HARBISON: Songs America Loves to Sing; MOZART: “Kegelstatt” Trio, K. 498; DELLO JOIO: Trio for Flute, Cello, and Piano; KENJI BUNCH: Slow Dance – Atlanta Chamber Players – MSR Classics

by | Dec 9, 2007 | Classical CD Reviews | 0 comments

HARBISON: Songs America Loves to Sing; MOZART: “Kegelstatt” Trio, K. 498; DELLO JOIO: Trio for Flute, Cello, and Piano; KENJI BUNCH: Slow Dance – Atlanta Chamber Players – MSR Classics MS 1190, 72:47 ***1/2 [Distr. by Albany]:

This is the eighth release of the Atlanta Chamber Players, the 30-year old group having made a career of including not only the standards, but an admirable record of commissioning new works from modern composers. I can report faithfully that the sound on this release is very good concert hall style (Dozier Centre for the Performing Arts Kennesaw, Georgia), and the Players respond with some truly exceptional renditions of music for which they have great passion.

I wish I could share what they have in each instance. Kenji Bunch states that his Slow Dance is his “tribute to torch songs and their singers. The work could be thought of as the nostalgic ruminations of an old chanteuse who hasn’t endured quite enough booze and hard living for her to forget a happier, more innocent time.” Sounds like a nice concept, and the piece starts with great evocation, like a smoky lounge on a late afternoon, but he is unable to sustain the interest, morphing into a melodic sort of wistfulness that just doesn’t last over the 10-minute duration. Nevertheless, there are some fine moments…

Harbison’s piece is the main draw here, and the title of the CD, and he uses many different “famous” songs deeply ingrained in the psyche of Americana to exercise his considerable skill with canons and inventions. You will recognize most of these tunes, even in distended form, but in the end I am afraid that I found myself admiring the work’s cleverness more than actually enjoying the music. What a shame, as Harbison is one of our best composers and has proved his worth time and time again. The ACP commissioned this work and has played it all over the world. It is scored for the full ensemble (piano, violin, viola, cello, flute, and clarinet).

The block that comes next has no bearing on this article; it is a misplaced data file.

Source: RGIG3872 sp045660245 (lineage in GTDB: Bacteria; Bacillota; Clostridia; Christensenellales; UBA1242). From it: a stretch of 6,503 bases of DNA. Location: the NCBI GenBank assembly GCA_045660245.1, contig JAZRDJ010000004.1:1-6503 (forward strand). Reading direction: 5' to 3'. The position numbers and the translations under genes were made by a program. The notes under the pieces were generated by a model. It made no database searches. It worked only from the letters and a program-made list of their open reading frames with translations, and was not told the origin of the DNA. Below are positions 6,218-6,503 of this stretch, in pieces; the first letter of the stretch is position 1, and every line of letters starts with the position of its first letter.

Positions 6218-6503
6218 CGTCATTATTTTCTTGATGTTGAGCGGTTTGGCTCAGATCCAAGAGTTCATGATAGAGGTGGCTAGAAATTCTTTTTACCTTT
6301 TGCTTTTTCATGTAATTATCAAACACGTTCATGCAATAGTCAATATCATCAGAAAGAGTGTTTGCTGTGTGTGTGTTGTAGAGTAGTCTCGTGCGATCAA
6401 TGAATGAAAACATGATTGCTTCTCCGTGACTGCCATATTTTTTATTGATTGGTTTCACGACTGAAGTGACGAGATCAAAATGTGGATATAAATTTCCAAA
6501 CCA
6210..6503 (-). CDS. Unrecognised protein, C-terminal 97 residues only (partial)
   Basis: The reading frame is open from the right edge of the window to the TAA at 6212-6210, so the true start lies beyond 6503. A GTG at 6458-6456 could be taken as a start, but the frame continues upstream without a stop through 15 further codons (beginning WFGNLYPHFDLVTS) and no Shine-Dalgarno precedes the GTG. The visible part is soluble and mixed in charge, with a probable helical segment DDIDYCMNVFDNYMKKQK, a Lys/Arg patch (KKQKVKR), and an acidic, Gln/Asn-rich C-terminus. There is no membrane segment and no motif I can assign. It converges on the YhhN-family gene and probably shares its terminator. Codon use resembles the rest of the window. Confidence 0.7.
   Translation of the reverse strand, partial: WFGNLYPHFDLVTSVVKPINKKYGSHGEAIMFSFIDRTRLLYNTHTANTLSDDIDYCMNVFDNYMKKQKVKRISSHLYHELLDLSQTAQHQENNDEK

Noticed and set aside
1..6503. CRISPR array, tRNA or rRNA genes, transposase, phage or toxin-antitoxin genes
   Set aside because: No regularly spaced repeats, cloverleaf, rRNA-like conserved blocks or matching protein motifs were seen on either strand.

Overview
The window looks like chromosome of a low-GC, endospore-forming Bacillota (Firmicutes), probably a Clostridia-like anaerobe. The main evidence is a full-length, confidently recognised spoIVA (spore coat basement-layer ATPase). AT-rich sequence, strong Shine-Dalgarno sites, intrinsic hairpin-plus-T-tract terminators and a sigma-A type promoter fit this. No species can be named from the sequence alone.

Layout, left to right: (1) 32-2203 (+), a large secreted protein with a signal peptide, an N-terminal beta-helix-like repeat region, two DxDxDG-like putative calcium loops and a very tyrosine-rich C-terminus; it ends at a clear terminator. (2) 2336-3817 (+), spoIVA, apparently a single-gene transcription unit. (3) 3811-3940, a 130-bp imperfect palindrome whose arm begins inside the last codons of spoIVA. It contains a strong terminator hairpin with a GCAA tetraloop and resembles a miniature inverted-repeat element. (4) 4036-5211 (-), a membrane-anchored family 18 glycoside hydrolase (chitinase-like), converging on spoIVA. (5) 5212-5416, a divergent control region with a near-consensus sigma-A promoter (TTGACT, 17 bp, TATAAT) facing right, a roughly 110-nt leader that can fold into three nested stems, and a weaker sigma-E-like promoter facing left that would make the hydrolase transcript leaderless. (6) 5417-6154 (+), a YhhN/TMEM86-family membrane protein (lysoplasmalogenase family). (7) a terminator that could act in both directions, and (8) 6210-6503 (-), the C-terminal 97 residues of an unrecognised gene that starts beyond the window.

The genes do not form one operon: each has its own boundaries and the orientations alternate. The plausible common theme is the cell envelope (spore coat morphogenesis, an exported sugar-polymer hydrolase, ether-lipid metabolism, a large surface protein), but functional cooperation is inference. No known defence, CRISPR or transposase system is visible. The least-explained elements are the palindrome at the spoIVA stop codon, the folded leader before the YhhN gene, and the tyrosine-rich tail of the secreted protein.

Norman Dello Joio is a composer I admire to no end; rarely have I heard any of his music that I did not enjoy, and I only hope that one day the music world will come to that same conclusion, that he was one of America’s finest artists. This wonderful Flute Trio is full of all sort of tricks, twist, and turns that go far beyond mere cleverness or technique; there is music-making of the highest order here, and I was enthralled at this piece, surely the main reason to hold onto this disc.

Finally the umpteen-times recorded Trio in B-flat by Mozart – indicated on the published score to be for piano, violin, and cello – but surely the suggested switch to clarinet instead of violin was the intended result, as Anton Stadler was in the Mozartian mix at the time, and the part lies well for the woodwind instrument. This is a fine performance, but needs exceptional merit to surpass any number of superb readings on the market. It cannot pass them, but certainly competes well with most of them, and I could be content with this one as an only recording.  So here you have it—half a program of considerable worth in excellent sound. Harbison fans will have to have it, all others will just have to do a little figuring…

— Steven Ritter
 

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